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Showing posts from January, 2019

Calorie counting in drinks

There is an article on cookinglight.com which lists drinks per calorie content.

I am sorry to be again so opinionated - however this is utterly nonsense.
Besides of the fact, that I would rather have one proper craft beer (like a IPA) instead of 3 or 4 American macro lagers (or even worse: light beer) - but also the caloric values are misleading:

The issue is, that calories are calculated by burning the respective "material" and measure the energy (heat), which comes out of it. While this works quite well with simple and complex sugars and with fats, it doesn't necessarily work with ethanol (drinking alcohol). Why? Due to the fact, that our body cannot metabolize alcohol, as he metabolizes sugar. Hence if you are drinking a Martini cocktail (with proper vodka or gin which are theoretically only ethanol and water), you probably won't put some (additional) weight on, despite the fact, that it shows quite a "horrific calorie number".

This doesn't work wel…

0 sodium? Makes "0-sense"

Masafi is a UAE based drinking water supplier. There has been another brand (Al Ain) which has started the "zero sodium trend".  But what I have to give to Al Ain is, that they just advertised their water what it is: zero sodium. They didn't implied any health benefits or anything else. I found that pretty smart - as a lot of people are concerned about their sodium intake - hence they are "playing with the perception" that the water "can help" to reduce the sodium intake, without being misleading.

Masafi though is definitely misleading. They suggesting, that their water actively helps to maintain a healthy sodium intake. Why is it misleading? Because it all depends on ratio. Look - the recommended sodium intake of a normal adult is 1,500 mg (1.5 grams). The sodium content of "normal" mineral water is about 3mg to 33mg (latter is already pretty extreme- it is Badoit sparkling water with one of the highest sodium content of all commercial min…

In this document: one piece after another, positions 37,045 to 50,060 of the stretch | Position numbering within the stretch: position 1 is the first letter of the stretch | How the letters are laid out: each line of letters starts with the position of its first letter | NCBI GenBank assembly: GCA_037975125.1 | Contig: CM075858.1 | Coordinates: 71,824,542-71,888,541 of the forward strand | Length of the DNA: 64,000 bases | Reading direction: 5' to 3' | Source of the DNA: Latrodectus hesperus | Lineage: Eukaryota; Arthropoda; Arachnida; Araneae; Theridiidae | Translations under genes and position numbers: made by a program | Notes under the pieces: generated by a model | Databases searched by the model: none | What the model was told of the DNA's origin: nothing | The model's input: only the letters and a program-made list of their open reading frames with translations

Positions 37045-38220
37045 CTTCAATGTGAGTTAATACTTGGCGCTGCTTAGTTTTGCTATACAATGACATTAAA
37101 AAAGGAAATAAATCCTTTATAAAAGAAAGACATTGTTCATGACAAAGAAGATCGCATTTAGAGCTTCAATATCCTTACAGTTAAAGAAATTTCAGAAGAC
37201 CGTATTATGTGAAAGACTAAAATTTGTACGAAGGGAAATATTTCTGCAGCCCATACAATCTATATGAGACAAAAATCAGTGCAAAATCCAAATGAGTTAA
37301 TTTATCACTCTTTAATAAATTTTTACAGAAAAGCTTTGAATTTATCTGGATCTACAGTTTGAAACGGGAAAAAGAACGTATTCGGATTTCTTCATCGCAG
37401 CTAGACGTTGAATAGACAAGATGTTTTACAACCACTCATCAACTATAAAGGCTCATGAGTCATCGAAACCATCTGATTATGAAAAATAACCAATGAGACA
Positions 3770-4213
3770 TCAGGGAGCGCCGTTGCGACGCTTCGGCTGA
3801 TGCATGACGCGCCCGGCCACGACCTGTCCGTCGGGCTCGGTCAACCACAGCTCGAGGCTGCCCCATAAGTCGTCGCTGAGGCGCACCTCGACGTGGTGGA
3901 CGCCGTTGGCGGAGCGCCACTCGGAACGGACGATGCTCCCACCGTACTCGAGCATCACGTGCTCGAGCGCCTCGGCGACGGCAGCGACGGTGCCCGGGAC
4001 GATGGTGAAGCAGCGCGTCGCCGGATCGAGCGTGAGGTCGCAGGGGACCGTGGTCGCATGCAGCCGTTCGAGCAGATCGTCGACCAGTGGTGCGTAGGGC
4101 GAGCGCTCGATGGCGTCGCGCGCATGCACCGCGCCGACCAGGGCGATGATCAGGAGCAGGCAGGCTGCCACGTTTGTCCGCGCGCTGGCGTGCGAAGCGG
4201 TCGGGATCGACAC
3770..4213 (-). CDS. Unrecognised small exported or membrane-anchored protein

Review: when is a gin not a gin - Gordon's Pink Gin

The pink wave is approaching us and probably will overrun us all... at least this is my current feeling, when I see, what kind of new products are approaching and which products are hitting the trend-lists.

First there was the Cosmopolitan - then after a long hiatus of pink highly popular beverages, rosé wine started its incredible victory run. The frozé has been a wine based drink, which really pushed pink further. And now we are at pink gin. This is an obvious combination of "pink" and another current hyper trend: gin.

Gordon's, one of the biggest volume producer of gin (but in my eyes, maybe not one of the outstanding ones),  didn't wanted to stay behind - and also developed a pinkish gin.

How is it?
It is sweet, it is pink, it smells like strawberries and taste like a berry-fruit bouquet. There are for sure some juniper and other spice notes, which are coming through. Yet the beverage is not very complex. Which might be ok, for the target clientele?!

My issue: i…